Study shows banks must drive down cost of banking if they are to add value to Kenyans

August 31st, 2017

Although this question seems simple and straightforward, answering it is more difficult than it looks. On the one hand, there are obvious methodological challenges: the annual cost of running a bank account depends on the type of account (e.g. pay-as-you-go or flat-fee accounts, premium or bundled accounts, etc.); on the frequency of usage (daily, weekly, monthly, or irregular usage); and on the types of services that a customer needs. Obviously, customers who make multiple international money transfers every day pay more than customers making basic deposit and withdrawals transactions on a monthly basis.

However, the question is even more difficult to answer because pricing information in Kenya is still opaque. Try going to a bank branch to inquire about different transaction charges for different accounts (e.g. transferring money through mobile banking apps, or getting your salary from a different originating bank) and you are likely to find that getting accurate information is more difficult and time-consuming than it should be. This is problematic if you are on a tight budget and want to find an account that adds real value for your budget and your needs.

FSD Kenya’s latest report, The price of being banked, takes an in-depth look into the transparency and affordability of banking services in Kenya. A team of researchers posing as low-income bank customers visited over 30 branches in 2015 and 2016 and followed the typical customer journey: they introduced themselves as low-income customers and asked for advice on which account to open. The findings were extremely revealing – the report describes many inefficiencies in the market, and possible solutions for market players and policymakers. A separate blog briefly describes why transparency in banking is good business.  In this blog, we share some of the key findings on cost.

Cost of running a bank account

One of the core indicators developed in the report Is the “cost of running a bank account”, which aggregates the cost for withdrawing, transferring and maintaining a current account for the average consumer. We measured the costs for a basic bank customer who withdraws twice a month across different channels (ATM, agent, over-the-counter, etc.); transfers money once a month (through EFT, bankers cheques, RTGS, to mobile money accounts, etc.); and pays for basic account maintenance, such as the monthly ledger fees, bank statements and other basic costs. Below are the results for 22 accounts at the 11 largest banks in Kenya.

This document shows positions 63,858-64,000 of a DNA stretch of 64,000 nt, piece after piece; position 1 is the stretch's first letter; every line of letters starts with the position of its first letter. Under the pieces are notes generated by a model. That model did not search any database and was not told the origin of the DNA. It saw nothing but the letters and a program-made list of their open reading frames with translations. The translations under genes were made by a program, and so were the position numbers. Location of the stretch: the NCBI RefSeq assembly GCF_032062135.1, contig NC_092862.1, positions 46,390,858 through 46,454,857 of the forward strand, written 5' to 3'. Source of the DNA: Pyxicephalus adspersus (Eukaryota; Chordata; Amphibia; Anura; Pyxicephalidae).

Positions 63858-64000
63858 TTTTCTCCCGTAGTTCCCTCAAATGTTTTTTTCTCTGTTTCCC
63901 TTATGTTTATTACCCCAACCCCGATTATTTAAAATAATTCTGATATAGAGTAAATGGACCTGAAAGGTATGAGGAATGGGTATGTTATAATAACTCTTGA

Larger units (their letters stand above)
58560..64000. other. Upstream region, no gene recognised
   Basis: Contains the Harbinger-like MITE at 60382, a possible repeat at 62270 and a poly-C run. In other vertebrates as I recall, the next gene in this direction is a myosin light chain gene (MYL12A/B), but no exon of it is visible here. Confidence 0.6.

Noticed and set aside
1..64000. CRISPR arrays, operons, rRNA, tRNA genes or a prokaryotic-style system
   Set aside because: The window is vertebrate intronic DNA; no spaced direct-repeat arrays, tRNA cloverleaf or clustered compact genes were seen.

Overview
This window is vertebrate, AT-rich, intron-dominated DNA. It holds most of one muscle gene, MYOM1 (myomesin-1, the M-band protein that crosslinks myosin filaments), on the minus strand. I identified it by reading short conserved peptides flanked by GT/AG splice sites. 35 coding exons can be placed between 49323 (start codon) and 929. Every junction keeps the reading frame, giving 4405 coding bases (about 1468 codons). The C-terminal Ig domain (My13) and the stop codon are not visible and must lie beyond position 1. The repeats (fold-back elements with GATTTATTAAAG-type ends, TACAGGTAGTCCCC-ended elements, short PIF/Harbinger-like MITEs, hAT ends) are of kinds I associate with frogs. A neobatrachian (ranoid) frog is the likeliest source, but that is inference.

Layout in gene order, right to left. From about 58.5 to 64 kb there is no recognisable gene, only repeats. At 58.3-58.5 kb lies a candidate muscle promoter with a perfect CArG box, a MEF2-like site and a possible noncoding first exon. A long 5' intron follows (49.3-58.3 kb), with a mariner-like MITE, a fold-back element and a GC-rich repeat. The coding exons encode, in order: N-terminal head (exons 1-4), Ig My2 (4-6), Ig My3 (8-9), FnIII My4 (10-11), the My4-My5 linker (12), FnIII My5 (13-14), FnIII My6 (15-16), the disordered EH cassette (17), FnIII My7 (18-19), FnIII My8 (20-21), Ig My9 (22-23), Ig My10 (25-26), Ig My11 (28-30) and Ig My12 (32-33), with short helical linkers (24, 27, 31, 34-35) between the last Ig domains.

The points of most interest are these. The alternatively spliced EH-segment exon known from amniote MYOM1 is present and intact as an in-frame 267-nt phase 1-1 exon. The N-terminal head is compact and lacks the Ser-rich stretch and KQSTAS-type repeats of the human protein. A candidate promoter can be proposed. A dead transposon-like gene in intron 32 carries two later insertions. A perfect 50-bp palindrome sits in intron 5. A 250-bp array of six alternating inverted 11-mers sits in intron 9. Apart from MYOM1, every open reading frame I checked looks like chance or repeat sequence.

Our estimate is that running a bank account in Kenya costs, on average, KSh 6,436 per year, with considerably higher costs for flat fee accounts (KSh 9,289) than for pay-as-you-go accounts (KSh 4,805).  The major difference between accounts depends on the fixed “account maintenance” costs, in particular, ledger fees.

The costs are so diverse because different banks target different segments. However, this is not always the case. In some cases, bank staff recommended accounts not because they were the most appropriate for the needs of the client, but because the accounts were being pushed by the banks’ marketing campaigns. As shown in the chart above, running an account could cost as little as KSh 3,629 (about $35) to a maximum of KSh 13,460 (about $130) – a huge difference for a low-income household struggling to make ends meet. Similar findings apply to other “baskets of transactions”, such as opening an account, transferring money, withdrawing cash and closing an account (see table below). The full report has more details on each specific transaction and provides policy recommendations to improve transparency and efficiency in the market. With 61.6% of the Kenyan population still unbanked, driving down the cost of banking is a prerequisite if banks are to add value for Kenyans. In an upcoming blog, we will explore the drivers of cost, and what is being done to address these so that more low-income people can benefit from banks and other financial services.


Average cost (KSh)     Min Max
Opening an account 1322 155 5660
Withdrawing money 1702 354 2878
Transferring money 2577 1979 4168
Account maintenance costs 2085 99 9585
Closing an account 1002 495 1815
Switching an account 2324 760 6155
Running an account 6436 3629 13460

The price of being banked, FSD Kenya’s new report on transparency and the cost of leading banking services in Kenya will be published on 30th August 2017. For more details see:

[1] The calculations were informed by a recent survey on banking usage by Think Business. For more details on the methodology and selection criteria, see the report 



FSD Kenya newsletter

Stay informed with regular updates from FSD Kenya

Subscribe to our mailing list

Our partners